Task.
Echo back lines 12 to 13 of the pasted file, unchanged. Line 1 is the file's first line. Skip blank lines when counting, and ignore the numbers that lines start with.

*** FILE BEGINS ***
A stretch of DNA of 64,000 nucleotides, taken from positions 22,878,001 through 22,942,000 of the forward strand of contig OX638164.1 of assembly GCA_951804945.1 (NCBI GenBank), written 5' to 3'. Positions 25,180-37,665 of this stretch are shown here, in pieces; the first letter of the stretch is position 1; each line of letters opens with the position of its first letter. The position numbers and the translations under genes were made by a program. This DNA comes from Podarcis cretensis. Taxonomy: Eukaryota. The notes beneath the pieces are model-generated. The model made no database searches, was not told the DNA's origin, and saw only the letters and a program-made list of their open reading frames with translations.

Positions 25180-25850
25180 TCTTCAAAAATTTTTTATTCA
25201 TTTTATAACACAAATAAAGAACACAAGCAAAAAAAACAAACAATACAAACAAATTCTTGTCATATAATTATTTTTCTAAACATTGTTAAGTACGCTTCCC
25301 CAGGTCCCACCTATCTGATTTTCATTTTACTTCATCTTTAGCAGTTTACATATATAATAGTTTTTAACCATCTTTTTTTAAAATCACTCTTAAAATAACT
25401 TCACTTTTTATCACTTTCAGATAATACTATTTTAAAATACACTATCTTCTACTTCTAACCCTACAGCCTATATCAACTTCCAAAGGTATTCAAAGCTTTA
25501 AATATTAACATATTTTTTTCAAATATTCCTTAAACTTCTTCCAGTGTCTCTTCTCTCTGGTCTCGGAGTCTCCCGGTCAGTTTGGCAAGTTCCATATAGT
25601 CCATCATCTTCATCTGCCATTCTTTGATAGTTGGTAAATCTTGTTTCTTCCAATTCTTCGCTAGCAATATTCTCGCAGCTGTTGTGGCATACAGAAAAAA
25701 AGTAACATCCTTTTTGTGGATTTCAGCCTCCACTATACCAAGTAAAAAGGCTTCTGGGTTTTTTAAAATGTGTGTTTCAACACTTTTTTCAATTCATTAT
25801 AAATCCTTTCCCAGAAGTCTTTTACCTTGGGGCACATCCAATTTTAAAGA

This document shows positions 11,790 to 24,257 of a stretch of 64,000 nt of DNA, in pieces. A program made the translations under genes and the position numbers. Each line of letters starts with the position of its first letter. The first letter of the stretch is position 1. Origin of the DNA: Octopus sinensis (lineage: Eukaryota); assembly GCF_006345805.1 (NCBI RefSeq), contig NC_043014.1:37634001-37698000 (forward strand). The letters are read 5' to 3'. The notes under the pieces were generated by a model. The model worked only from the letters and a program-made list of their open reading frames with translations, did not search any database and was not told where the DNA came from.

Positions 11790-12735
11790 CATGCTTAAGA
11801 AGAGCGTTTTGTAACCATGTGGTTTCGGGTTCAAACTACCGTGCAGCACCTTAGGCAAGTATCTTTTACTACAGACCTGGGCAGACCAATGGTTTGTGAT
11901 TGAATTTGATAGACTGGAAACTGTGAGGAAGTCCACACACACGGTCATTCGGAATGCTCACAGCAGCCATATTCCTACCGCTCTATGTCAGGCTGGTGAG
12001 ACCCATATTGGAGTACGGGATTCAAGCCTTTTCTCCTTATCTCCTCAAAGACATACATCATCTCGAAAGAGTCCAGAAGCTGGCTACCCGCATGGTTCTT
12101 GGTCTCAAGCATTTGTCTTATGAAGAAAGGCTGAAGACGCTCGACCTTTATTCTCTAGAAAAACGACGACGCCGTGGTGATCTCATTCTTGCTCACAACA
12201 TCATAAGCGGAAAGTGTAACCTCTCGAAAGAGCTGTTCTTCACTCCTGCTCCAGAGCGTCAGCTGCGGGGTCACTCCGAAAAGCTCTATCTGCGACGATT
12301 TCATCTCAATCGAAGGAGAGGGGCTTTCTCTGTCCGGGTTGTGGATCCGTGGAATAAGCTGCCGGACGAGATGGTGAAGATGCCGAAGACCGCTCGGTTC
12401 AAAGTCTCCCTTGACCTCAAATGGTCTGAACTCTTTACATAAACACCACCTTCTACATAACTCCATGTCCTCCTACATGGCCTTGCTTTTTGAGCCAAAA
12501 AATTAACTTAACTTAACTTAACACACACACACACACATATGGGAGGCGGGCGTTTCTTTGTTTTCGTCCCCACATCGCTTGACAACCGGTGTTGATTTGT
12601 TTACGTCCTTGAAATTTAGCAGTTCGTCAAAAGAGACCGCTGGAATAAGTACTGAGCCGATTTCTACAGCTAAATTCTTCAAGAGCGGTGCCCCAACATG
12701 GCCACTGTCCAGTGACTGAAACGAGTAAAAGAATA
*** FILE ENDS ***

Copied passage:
Positions 11790-12735
11790 CATGCTTAAGA